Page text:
Tuesday, October 30, 2012
REVIEW - The Unfinished Swan.
The Unfinished Swan is quite certain that it's very clever and very deep. There's a semi-touching storybook narrative involving an orphan and the hundreds of unfinished paintings his mother made, but it never really resonates or comes to what feels like an emotionally honest conclusion.
It has one brilliant idea. The game begins with a pure white screen, blank save for a targeting reticle in the center. There is no tutorial, there are no instructions, so you fiddle with your dualshock until you tap R1 and fling a blob of black ink into the empty space. It splatters across the floor, and suddenly you can perceive space and distance and depth.
This is a genius moment, and Act I of The Unfinished Swan sees you using the mechanic to find your way through a pure-white world, dashing its architecture with darkness to make your way forward.
Occasionally, you turn around and look back. If there is anything to see, it's because you painted it. If it's beautiful, it's only beautiful because you just so happened to throw your ink blobs in just such a way to create it.
Frickin' awesome. I particularly loved the trees. Throwing ink up into tree trunks is delightful. It feels so organic and magical and mysterious and genius, you start wondering how the devs can maintain this remarkable sense of whimsy and creativity.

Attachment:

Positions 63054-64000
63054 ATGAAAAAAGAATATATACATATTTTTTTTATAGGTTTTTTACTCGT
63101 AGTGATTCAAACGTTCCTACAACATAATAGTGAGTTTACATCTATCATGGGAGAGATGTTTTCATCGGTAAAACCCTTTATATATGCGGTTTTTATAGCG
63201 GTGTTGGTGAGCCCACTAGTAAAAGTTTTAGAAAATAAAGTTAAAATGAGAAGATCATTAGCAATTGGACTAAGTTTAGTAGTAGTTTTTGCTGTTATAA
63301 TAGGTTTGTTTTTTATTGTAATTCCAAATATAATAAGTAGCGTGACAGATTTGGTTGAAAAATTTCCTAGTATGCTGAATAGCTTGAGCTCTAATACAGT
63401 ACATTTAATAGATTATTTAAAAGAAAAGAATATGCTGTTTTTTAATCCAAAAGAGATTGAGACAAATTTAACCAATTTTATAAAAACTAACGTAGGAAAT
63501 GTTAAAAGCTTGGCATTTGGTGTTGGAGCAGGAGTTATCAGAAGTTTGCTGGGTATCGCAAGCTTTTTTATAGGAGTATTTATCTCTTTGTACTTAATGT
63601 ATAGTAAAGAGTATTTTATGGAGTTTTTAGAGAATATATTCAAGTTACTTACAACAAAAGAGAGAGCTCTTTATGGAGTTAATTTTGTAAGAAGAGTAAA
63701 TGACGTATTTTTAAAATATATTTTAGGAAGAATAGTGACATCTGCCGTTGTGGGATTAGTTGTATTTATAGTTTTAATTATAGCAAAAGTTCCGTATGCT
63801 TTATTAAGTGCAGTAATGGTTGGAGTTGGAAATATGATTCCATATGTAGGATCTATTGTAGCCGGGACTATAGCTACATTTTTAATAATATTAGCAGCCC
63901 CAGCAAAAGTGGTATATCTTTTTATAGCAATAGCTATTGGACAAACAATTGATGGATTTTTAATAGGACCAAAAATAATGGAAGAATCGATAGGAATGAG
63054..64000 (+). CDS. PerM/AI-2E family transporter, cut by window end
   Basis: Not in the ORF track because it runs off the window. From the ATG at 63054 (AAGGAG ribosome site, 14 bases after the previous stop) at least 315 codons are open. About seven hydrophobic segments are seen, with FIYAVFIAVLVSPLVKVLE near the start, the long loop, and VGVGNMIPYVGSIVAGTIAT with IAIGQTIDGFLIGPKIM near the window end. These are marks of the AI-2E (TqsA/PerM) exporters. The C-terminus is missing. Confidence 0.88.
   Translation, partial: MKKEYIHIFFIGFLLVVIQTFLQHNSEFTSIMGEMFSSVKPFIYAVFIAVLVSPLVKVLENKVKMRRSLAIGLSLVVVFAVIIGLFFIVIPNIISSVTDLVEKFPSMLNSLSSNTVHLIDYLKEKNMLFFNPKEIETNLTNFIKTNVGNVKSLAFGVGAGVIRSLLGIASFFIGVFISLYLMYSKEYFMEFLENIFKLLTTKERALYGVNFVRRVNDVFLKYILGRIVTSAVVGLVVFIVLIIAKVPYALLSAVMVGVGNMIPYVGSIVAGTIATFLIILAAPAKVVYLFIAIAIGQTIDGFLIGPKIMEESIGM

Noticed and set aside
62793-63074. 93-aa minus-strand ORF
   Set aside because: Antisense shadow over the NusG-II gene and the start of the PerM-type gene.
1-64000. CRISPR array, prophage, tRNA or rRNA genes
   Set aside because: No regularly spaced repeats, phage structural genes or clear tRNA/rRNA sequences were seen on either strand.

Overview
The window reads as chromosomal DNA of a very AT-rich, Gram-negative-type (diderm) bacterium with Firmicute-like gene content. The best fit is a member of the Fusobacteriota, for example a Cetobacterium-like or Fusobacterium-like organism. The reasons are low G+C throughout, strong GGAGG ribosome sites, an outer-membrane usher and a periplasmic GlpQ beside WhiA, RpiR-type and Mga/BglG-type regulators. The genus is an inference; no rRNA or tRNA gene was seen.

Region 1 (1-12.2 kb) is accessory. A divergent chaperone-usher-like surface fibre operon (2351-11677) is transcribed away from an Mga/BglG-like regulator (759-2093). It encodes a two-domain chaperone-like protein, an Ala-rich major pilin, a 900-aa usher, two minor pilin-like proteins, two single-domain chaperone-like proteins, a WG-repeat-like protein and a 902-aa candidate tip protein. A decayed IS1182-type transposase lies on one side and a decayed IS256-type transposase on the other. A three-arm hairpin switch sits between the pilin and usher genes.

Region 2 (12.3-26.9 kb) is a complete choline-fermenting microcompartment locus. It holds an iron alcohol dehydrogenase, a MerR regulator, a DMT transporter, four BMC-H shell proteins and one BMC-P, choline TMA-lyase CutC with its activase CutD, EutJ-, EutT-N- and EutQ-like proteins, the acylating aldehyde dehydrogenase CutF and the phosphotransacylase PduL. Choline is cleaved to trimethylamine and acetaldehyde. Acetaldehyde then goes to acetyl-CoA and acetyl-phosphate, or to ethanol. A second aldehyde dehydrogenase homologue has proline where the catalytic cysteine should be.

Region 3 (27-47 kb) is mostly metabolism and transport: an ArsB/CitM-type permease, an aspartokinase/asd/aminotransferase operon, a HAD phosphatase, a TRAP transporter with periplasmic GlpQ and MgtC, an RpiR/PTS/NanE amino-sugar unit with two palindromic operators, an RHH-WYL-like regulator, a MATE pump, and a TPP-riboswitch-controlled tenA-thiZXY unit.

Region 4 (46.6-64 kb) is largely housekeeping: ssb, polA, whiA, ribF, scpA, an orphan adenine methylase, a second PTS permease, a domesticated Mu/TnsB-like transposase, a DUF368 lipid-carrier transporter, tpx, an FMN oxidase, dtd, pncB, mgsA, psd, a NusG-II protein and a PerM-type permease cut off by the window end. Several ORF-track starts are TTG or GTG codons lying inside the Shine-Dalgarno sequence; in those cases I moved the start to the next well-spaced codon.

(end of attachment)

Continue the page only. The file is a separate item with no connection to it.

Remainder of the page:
Turns out they can't.
The final two-thirds of the game simply see you exploring a gently shaded world and solving jumping puzzles. That's it.
After the remarkable opening, The Unfinished Swan trips over its own genius and falls flat on its face, unable to offer any mechanics or experiences that compare to its first act. The story comes to a limp, uninspired end, and one starts to wonder if the entire exercise would have been more memorable, more perfect if you'd never progressed beyond the pure-white world.
The independent developer space is hugely important to the creative ecosystem of modern game development - it allows us remarkable experiences like the first twenty minutes of The Unfinished Swan - but that one gleaming facet isn't enough to give the title a recommendation.
It's a bit like Julie & Julia - no, it's not the best movie in the world and God I wish Amy Adams' character (I love Amy Adams, for the record) would just shut the hell up - but it's worth experiencing for Meryl Streep's performance as Julia Child alone. The Unfinished Swan is worth experiencing for its opening, but then - just like I do when I watch Julie & Julia - I'll skip over the Amy Adams story and just enjoy the part that's fantastic.
The rest I can do without.